Mike was one those old-school kind of guys. Lived and worked in northwest Loudoun County his whole life. Not many people do that any more. He was the Superintendent of the Hillsboro Headquarters. The Hillsboro office was always far and away the best performing VDOT area in Northern Virginia. This is directly because of Mike Hamilton. Lately, Mike had not been spending much time at Hillsboro because he kept filling in at other offices when their leaders turned over. Whenever we in GIS and IT developed map applications and software tools for the field staff, Mike and Hillsboro were always the very first ones to embrace them. When we sent out maps for the field to review and return, the first ones back were always from Mike. Not once in a while, but every single time. Mike was out front on everything we did.

The reason Mike was here at the main office today is that he was meeting with HR about applying for a new management opening.

He was going to retire in 3 years, and stay home to take care of his handicapped daughter.
He coached,
He volunteered,
He will be missed by many,
He will be missed by me.

Wednesday, August 03, 2005

Certified Nurse Midwife

Kim passed her Board exams months ago, but this week she received both her new CNM lab coat, and her first position. She took the job at the District of Columbia Birth Center where she'll be providing care to the underserved women of NE and SE D.C.

So, it looks like no Alaska for us (Kim certainly tried though), and the women of DC will be the beneficiaries.

Congratulations Kim!

Friday, July 29, 2005


An update from the Island of Hatteras where I'm spending some time with my family and Kim's niece & husband, and their 2 young surfer boys.

Surfing for me, is 90% paddling, 9.5% waiting for waves, and .5% riding waves. I've been a novice surfer for about 25 years and the total amount of time I've spent actually riding waves is maybe equivalent in time to one bike lap at Wakefield. But I love it nonetheless and would be quite happy spending time every day trying to get beyond novice.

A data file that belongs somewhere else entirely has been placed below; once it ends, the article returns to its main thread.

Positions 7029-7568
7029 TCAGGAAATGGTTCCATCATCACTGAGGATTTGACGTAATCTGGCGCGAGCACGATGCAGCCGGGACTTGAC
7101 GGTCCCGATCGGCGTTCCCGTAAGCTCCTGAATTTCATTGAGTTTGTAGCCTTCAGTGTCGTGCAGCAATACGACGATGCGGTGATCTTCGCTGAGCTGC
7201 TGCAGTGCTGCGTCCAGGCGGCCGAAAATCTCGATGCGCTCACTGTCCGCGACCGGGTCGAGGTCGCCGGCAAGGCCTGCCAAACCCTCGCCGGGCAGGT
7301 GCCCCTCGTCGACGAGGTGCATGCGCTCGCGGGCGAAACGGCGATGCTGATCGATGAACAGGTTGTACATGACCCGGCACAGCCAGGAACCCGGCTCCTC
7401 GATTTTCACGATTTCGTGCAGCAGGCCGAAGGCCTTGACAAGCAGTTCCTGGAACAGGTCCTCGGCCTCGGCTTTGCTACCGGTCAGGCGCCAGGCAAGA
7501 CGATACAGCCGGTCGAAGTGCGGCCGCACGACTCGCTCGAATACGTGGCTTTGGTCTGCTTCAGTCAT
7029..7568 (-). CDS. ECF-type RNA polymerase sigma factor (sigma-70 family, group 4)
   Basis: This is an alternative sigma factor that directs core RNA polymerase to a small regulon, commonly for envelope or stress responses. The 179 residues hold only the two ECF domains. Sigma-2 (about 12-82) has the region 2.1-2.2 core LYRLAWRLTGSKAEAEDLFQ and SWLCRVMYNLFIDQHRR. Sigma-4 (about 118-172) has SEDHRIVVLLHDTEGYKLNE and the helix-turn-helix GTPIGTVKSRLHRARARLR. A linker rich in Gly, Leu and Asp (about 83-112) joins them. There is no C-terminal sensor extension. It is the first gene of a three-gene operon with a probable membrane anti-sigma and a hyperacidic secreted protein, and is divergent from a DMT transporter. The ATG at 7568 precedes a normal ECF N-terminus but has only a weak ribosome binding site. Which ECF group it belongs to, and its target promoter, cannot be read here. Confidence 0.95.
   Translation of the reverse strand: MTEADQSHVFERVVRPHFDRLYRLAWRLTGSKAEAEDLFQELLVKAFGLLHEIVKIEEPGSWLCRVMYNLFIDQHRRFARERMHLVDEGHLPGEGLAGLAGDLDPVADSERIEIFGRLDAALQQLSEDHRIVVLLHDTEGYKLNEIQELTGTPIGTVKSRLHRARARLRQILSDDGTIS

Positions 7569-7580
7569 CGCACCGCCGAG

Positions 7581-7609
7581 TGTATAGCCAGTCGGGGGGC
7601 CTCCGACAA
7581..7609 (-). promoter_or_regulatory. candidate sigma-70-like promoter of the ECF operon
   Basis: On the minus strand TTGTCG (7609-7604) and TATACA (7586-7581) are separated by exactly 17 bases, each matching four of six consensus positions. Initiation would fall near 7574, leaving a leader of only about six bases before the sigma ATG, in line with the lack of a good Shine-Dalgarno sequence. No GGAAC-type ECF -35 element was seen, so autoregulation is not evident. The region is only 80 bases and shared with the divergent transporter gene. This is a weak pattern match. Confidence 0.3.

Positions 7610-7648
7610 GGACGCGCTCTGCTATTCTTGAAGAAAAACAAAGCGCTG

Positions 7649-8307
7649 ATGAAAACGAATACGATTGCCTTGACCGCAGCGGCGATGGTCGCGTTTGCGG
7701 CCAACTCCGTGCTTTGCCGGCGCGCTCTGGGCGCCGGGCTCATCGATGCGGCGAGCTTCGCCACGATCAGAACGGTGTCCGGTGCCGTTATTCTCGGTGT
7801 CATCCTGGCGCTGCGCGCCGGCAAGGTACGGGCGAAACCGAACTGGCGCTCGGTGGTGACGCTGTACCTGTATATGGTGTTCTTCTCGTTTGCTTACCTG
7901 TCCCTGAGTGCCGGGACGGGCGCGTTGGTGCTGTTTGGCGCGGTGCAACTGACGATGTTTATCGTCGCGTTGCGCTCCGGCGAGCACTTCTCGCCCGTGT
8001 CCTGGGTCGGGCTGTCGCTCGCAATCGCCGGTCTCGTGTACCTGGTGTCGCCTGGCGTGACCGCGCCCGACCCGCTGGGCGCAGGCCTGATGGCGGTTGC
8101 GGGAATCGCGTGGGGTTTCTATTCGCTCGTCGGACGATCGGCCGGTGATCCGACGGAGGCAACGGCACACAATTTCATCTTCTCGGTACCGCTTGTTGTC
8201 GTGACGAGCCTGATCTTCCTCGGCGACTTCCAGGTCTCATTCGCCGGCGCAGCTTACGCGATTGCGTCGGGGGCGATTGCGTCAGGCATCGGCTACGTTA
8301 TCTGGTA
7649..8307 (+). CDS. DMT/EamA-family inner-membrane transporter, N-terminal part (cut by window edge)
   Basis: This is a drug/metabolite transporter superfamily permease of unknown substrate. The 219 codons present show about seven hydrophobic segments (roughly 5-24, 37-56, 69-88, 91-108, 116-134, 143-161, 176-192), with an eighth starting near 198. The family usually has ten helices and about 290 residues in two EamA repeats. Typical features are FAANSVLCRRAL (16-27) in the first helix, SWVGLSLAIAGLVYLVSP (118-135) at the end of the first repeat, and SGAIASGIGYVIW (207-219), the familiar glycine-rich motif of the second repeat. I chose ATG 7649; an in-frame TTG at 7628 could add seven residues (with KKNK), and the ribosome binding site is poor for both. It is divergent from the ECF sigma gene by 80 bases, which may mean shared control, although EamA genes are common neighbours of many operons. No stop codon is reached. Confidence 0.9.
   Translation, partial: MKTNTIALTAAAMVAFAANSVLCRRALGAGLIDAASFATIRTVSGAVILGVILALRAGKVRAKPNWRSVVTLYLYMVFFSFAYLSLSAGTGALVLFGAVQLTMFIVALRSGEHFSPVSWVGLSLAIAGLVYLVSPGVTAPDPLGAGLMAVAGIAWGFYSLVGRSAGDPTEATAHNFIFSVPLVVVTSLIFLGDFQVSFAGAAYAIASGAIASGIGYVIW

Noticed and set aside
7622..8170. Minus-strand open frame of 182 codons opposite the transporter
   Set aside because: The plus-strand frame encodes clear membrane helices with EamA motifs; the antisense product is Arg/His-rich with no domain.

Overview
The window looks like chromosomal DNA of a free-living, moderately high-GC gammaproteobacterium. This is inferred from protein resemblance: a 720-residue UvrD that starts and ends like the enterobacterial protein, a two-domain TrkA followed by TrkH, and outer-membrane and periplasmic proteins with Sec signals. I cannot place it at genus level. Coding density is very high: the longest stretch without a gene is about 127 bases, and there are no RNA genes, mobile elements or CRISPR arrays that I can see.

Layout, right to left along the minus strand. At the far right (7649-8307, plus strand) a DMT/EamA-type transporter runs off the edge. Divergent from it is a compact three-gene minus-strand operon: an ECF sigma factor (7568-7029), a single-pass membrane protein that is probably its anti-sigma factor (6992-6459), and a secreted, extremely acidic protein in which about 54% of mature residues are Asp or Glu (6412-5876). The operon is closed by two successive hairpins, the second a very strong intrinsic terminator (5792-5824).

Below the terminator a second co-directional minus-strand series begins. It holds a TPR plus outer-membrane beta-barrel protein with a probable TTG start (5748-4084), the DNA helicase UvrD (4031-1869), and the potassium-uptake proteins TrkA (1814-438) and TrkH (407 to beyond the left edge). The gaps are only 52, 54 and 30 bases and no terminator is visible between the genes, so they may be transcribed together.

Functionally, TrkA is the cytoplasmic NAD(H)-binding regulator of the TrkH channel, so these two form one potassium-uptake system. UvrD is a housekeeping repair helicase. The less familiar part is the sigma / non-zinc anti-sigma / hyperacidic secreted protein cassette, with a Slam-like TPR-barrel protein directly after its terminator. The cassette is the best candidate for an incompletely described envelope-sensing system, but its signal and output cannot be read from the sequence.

Jake, the 12-yr old

Surfing also has a "critical moment" similar to golf's (see golf blog below..), but with a more physical penalty for not succeeding. It's the moment of takeoff, after paddling up to speed, and after being lucky enough to be in the right spot to catch the wave. On small waves, the penalty is usually just a harmless fall, but on bigger waves, missing the takeoff can be quite painful.

Yesterday, after catching lots of crappy waves in the morning at Ocracoke, Jake, Ryder, and I wanted another session after we got back to Hatteras, and with a SW wind, we headed to Buxton to the Coast Guard Station north of the lighthouse. When we crested the dunes, we were amazed at the difference in size and quality of the waves here vs. those in Ocracoke where we had onshore winds messing up the surface. Tropical Storm Franklin was sending some weak pulses this way that weren't quite getting around the corner to Frisco and Ocracoke. There were only a handful of guys out, and all of them looked like experienced surfers. Ryder (the 10-year old) said he'd forgotten to bring a waterproof band-aid to cover up his stitches and so he said he'd sit out. I was somewhat relieved since it was a long paddle to get out to the break and I knew I'd have a hard time keeping track of all 3 of us in big-ish surf. Jake (the 12-year old) and I started the paddle out and it was tough. Jake eventually made it out, but I couldn't get through on my longboard. After struggling for a long time, I looked backwards and realized I was still closer to Ryder sitting on the beach than I was to the break. I headed back in and walked south around the groin and then paddled easily out right next to the groin. Should have thought of that the first time.